“When thirty-year-old English teacher Anna Emerson is offered a job tutoring T.J. Callahan at his family's summer rental in the Maldives, she accepts without hesitation; a working vacation on a tropical island trumps the library any day.

T.J. Callahan has no desire to leave town, not that anyone asked him. He's almost seventeen and if having cancer wasn't bad enough, now he has to spend his first summer in remission with his family - and a stack of overdue assignments - instead of his friends.

Anna and T.J. are en route to join T.J.'s family in the Maldives when the pilot of their seaplane suffers a fatal heart attack and crash-lands in the Indian Ocean. Adrift in shark-infested waters, their life jackets keep them afloat until they make it to the shore of an uninhabited island. Now Anna and T.J. just want to survive and they must work together to obtain water, food, fire, and shelter. Their basic needs might be met but as the days turn to weeks, and then months, the castaways encounter plenty of other obstacles, including violent tropical storms, the many dangers lurking in the sea, and the possibility that T.J.'s cancer could return. As T.J. celebrates yet another birthday on the island, Anna begins to wonder if the biggest challenge of all might be living with a boy who is gradually becoming a man.”
(Smashwords description)

 On the Island

I lost a lot of sleep this week over this book!  You might think that a story which largely takes place on a deserted island would get boring, but let me assure you, there is plenty of action, humor and romance to keep the pace moving.  So much more than a simple survivor story, On The Island takes two highly developed characters--both at turning points in their lives--and forces them to into an endurance situation which will alter them both forever.  Along the way, they have to confront issues such as life & death, what they want out of life, whether they will even have a future beyond the island and the effect their thirteen year age gap might have on their feelings for each other.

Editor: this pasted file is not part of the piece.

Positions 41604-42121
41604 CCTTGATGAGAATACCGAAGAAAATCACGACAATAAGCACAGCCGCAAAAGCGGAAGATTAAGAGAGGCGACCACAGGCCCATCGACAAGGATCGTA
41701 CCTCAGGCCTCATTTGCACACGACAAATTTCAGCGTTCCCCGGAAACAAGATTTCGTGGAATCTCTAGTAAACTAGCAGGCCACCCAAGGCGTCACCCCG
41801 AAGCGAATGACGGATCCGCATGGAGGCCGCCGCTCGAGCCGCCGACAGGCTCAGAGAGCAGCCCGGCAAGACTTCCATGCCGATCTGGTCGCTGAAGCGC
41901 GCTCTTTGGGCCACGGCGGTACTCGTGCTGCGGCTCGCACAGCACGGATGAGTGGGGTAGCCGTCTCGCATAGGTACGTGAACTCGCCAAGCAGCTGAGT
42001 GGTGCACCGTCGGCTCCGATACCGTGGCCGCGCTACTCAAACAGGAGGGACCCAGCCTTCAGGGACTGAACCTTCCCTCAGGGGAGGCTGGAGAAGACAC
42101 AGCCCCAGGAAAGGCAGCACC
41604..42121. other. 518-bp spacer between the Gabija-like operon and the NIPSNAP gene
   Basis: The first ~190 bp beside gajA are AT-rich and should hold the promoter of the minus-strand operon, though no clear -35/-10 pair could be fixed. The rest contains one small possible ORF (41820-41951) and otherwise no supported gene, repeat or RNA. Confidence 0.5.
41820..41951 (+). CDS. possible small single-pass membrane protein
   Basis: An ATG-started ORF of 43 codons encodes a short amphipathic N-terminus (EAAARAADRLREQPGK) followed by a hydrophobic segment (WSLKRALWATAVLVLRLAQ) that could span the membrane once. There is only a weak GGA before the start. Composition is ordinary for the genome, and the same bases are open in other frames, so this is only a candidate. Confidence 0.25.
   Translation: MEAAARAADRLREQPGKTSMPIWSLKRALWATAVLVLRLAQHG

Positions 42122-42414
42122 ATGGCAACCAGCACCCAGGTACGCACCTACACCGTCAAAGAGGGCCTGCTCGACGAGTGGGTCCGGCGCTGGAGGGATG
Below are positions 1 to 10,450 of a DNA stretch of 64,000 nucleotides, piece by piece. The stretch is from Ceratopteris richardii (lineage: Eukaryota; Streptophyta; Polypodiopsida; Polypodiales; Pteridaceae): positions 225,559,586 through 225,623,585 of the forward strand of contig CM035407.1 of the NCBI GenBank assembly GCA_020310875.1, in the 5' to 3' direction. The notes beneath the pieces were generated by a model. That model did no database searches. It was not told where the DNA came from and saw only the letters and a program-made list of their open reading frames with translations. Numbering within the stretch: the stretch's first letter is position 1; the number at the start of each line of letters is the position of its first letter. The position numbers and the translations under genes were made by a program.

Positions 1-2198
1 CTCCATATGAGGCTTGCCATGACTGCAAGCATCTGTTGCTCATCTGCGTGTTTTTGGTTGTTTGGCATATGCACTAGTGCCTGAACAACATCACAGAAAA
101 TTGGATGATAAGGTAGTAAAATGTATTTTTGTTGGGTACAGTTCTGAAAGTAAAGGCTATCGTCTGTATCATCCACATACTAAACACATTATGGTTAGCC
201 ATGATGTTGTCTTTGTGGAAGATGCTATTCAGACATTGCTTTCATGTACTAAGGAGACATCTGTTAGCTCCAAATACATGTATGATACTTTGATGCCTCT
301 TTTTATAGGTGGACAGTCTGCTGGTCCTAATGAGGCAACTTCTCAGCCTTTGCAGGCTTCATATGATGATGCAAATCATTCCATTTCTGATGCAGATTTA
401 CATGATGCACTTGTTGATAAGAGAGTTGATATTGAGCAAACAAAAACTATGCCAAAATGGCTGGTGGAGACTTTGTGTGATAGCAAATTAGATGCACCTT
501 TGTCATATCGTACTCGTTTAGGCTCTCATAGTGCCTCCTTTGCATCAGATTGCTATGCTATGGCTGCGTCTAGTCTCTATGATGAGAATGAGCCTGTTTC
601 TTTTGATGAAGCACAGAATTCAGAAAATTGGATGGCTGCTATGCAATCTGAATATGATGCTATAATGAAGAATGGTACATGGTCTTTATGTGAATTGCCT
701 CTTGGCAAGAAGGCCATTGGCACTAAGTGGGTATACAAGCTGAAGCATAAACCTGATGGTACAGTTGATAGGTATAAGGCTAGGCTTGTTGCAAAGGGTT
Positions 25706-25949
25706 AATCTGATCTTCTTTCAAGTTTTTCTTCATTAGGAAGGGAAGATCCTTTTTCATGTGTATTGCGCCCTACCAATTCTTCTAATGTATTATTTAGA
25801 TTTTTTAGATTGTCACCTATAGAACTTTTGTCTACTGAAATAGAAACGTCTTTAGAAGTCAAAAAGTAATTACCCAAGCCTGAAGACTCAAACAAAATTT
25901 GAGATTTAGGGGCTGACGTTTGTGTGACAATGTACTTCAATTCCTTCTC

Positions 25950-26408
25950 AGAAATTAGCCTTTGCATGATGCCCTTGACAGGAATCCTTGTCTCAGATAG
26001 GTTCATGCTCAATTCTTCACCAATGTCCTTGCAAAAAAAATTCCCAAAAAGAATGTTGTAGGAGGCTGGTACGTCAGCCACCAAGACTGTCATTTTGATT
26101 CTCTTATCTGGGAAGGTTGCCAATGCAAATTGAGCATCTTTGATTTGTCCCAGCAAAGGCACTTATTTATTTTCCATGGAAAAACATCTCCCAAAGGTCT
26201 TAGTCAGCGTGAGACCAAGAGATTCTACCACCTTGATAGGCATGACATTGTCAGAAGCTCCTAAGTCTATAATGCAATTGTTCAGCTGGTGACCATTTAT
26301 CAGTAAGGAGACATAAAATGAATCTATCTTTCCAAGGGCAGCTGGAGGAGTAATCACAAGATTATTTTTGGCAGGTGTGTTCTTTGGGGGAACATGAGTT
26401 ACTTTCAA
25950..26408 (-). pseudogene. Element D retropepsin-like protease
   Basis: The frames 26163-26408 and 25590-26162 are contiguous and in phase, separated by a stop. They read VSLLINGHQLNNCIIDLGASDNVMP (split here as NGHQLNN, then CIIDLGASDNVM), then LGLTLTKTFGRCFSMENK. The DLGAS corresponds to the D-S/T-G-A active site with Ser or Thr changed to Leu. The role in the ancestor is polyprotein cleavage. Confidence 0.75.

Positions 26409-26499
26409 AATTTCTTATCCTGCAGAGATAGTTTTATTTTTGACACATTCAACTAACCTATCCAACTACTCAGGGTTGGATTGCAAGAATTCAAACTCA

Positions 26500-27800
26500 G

Both characters were incredibly realistic.  T.J. is only a teenager when the book begins, but he’d already faced death once while fighting Hodgkin’s lymphoma, so you knew he had strength in him beyond his sixteen years.  The way the author gradually matured him over the course of several years felt so natural.  At first, T.J. would take foolish risks in his efforts to provide for Anna, like climbing up too high in a tree to reach the fruit she liked and falling, leaving him with a broken collar bone.  (Not cool on an island with no medical care.)  But as the story moved on, he became more practical and capable, more mature than a typical young man his age, but not so much that he didn’t retain a bit of his boyish playfulness. 

Anna also evolved, although not in the same way.  When the story begins, she is thirty-years-old, stuck in a long-term relationship which is going nowhere and her biological clock is putting pressure on her to start a family.  She takes the summer job in the Maldives as a way to step back and reassess the direction of her life.  Getting stranded on an island for a few years might seem to make this worse, but actually, it ends up giving her a new perspective on life.